Social media has made it easier than ever before to network with people who could help you gain valuable advice, insight, and connections. But just because it's easy to access people doesn't mean you should—at least not without a nod to some good old-fashioned etiquette rules from the pre-2.0 era.

I am fortunate to meet a lot of interesting people and to be part of a lot of industry events, panels, and the like. I also genuinely like to connect with people. But lately I feel like the boundaries of "professional" contact are getting a bit blurry. I'm not suggesting we go back to an era of formal notes asking for appointments delivered by butlers on silver platters. But I do think a little more manners would go a long way.

Mostly, I think good-versus-bad networking etiquette is a question of respect. I don't mean genuflecting or addressing someone formally (although "oh holy brand queen" or "empress of blogging" would definitely get my attention)—I mean respect of people's time. Follow these tried and true tips to help you navigate modern day networking:

1. Do do your homework. Before the meeting, have some ideas on the subject you are looking to get reactions to. Look up that person’s profile on LinkedIn and start to follow their company. The more research you do, the better you’ll come across in your meeting. Being able to recall someone’s career path, alma mater, or recent article they’ve shared speaks volumes.

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2. Do be upfront. I get a fair amount of vague requests asking for "guidance on my career" or "input on my brand. " You will get a higher likelihood of response if you are specific, such as "I was wondering if you could give me some advice on switching from an agency position in packaged goods to client side in the service industry." And when you say you only need 30 minutes of someone's time, mean it. Whether in person or on the phone, you should be organized enough to get what you need in a half-hour. I think a mark of respect is also showing that you value someone's time by making sure they get something out of it.

3. Don't assume because your need is pressing that they should drop everything to answer it. Don't send an email asking for a response tomorrow. Make it easy to respond by clearly stating what you are looking for and giving them the option to first respond by email. Also, if you are looking for a face-to-face meeting, a good strategy is to say that you are going to be in their neighborhood at a certain time and date, and give a few options for them to choose from.

4. Don't get too personal. Context matters. While you are building relationships, they should remain professional. There are many choices on how to connect with people, and if you are building a professional relationship, connect with them on LinkedIn. It’s appropriate for business relationships because you can tap into their professional network where it makes sense.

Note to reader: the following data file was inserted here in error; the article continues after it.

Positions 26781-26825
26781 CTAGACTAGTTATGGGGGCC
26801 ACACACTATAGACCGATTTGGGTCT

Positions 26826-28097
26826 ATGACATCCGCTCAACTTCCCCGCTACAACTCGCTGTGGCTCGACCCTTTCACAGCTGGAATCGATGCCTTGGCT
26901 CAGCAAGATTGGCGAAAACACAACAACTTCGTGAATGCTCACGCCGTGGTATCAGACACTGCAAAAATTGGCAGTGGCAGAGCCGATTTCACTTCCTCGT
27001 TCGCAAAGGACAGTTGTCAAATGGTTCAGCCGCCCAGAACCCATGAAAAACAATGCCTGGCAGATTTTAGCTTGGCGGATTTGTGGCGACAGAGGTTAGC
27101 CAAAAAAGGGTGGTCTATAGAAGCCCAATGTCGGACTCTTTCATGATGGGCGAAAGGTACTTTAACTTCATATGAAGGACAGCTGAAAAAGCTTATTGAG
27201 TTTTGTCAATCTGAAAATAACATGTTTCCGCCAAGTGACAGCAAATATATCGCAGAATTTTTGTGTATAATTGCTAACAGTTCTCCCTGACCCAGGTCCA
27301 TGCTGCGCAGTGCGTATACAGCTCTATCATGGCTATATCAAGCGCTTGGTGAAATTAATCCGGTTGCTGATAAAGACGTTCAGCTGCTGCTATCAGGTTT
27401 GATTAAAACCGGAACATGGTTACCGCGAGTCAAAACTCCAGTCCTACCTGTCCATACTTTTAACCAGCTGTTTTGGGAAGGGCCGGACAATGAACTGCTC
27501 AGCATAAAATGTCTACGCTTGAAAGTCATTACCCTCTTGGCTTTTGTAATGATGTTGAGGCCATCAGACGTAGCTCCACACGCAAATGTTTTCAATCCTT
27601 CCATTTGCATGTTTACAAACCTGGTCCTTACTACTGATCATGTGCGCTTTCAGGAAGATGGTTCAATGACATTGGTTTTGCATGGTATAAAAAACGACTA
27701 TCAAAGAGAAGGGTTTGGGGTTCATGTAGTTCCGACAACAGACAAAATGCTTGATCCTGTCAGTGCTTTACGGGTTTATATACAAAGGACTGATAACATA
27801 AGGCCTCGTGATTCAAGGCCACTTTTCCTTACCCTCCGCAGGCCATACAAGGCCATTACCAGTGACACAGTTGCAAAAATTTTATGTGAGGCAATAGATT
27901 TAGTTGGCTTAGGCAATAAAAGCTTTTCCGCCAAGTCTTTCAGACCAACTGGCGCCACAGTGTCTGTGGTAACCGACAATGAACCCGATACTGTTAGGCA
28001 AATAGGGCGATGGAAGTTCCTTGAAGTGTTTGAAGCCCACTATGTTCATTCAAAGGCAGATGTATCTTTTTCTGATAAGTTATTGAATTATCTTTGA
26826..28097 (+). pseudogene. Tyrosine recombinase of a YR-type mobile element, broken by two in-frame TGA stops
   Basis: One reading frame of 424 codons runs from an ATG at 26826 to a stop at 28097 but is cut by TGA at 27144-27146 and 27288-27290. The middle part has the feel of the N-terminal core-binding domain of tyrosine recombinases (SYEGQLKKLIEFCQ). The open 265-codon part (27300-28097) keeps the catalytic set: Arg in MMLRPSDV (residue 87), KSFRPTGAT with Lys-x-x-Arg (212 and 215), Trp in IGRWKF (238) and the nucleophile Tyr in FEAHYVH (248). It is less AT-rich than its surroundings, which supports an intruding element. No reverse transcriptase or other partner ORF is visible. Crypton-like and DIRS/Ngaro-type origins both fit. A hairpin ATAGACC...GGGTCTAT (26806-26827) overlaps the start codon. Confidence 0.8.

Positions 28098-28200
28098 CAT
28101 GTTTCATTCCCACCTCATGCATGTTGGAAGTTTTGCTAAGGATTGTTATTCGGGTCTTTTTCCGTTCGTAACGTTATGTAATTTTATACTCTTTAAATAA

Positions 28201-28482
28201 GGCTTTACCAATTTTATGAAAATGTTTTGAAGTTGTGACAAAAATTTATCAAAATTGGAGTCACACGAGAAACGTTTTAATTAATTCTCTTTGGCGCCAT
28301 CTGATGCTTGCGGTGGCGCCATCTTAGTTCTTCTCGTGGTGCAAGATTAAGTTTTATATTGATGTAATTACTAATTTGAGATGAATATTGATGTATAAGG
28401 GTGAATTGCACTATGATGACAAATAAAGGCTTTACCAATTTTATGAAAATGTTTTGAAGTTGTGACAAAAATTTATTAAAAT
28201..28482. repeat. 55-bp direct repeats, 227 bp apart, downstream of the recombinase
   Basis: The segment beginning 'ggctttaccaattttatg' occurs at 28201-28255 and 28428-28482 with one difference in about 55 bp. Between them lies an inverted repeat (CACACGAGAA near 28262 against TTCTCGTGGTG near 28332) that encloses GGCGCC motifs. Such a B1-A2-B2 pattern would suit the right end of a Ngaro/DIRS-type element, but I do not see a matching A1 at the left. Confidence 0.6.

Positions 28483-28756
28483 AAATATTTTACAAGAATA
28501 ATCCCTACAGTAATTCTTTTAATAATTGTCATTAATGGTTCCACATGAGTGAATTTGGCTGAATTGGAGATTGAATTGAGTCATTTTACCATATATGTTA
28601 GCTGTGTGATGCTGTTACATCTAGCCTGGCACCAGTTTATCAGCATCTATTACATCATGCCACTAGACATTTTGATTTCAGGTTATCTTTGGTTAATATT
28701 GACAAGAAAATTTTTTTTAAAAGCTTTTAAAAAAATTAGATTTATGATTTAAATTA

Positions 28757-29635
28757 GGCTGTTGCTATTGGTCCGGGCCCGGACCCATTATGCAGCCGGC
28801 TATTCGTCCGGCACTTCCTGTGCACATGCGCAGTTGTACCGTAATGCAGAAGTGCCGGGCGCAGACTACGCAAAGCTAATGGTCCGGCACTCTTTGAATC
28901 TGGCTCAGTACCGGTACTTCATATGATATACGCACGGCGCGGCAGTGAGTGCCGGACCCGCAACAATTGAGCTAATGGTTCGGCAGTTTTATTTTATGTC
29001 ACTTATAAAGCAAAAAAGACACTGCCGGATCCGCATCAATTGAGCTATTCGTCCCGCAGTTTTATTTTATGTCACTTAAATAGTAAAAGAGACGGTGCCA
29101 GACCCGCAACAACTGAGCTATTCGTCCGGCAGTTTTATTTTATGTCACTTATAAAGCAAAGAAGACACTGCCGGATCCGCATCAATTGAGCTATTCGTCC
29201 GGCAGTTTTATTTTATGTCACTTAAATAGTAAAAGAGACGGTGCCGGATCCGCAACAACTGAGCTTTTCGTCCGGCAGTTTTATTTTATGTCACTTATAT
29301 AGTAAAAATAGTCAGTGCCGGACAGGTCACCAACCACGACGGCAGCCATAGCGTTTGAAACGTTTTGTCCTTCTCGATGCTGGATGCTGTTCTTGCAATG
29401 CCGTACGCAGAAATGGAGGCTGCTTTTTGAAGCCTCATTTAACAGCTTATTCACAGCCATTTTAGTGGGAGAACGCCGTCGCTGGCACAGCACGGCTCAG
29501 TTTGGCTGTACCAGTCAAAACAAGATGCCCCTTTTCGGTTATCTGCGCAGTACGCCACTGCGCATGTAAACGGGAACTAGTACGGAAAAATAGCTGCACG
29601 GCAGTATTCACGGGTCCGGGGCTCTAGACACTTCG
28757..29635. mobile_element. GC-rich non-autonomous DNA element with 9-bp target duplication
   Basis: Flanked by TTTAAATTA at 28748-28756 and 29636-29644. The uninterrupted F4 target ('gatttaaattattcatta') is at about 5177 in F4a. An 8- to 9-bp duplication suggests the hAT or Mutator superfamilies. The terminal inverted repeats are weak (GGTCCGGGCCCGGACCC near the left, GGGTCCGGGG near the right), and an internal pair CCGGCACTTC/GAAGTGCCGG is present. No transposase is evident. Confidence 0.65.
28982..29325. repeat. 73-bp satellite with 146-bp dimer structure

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5. Do try to be helpful. You want to make sure you can bring value to them so that they do the same for you. Offer to make introductions to people they may find interesting or useful, leave comments on their blog, or share your insight via a LinkedIn inMail. Tell your network about your new connection, and help him or her build his professional brand (this is something even the most well-known people still constantly work at.)

6. Don't monopolize someone at a networking event. Introduce yourself; state your comment, question, or desire for a follow up; get your response; and then respectfully move on. If there is a line of people behind you waiting to talk to the speaker, acknowledge this and wrap up. Remember to exchange cards, then connect with them on LinkedIn, being sure to jog their memory by personalizing the LinkedIn connection request and mentioning where you met.

7. Do network—everywhere: Women need to network more. Networking is something you should be doing anywhere and everywhere and all day long, from the dog park to the line at Starbucks. If you have a point of commonality, there’s the opportunity to connect. Something as simple as “What’s your dog’s name?” can lead to a mentor or the job offer you’ve been dreaming of. Reach out with respect, and your response rate will be higher.

That's my point of view. What's your twist? What rules of social etiquette do you follow? Tell us in the comments below or tweet Nicole @TheGirlOnTop and SHAPE @Shape_Magazine.

 

Nicole Williams is the bestselling author of three books, the latest of which is Girl on Top: Your Guide to Turning Dating Rules into Career SuccessNicole is also LinkedIn's Career Expert. The company she founded, WORKS by Nicole Williams, is the go-to resource for career-minded young women and was named one of Forbes magazine's Top 10 Career Websites for Women. You’ve seen her on TV—as a regular guest on Today, Good Morning America, and CNN—and in print, where her advice has appeared on the pages of SHAPERedbookELLE, Cosmopolitan, Glamour, Marie Claire, and the Wall Street Journal. Visit NicoleWilliams.com, and follow her @TheGirlOnTop and on LinkedIn.

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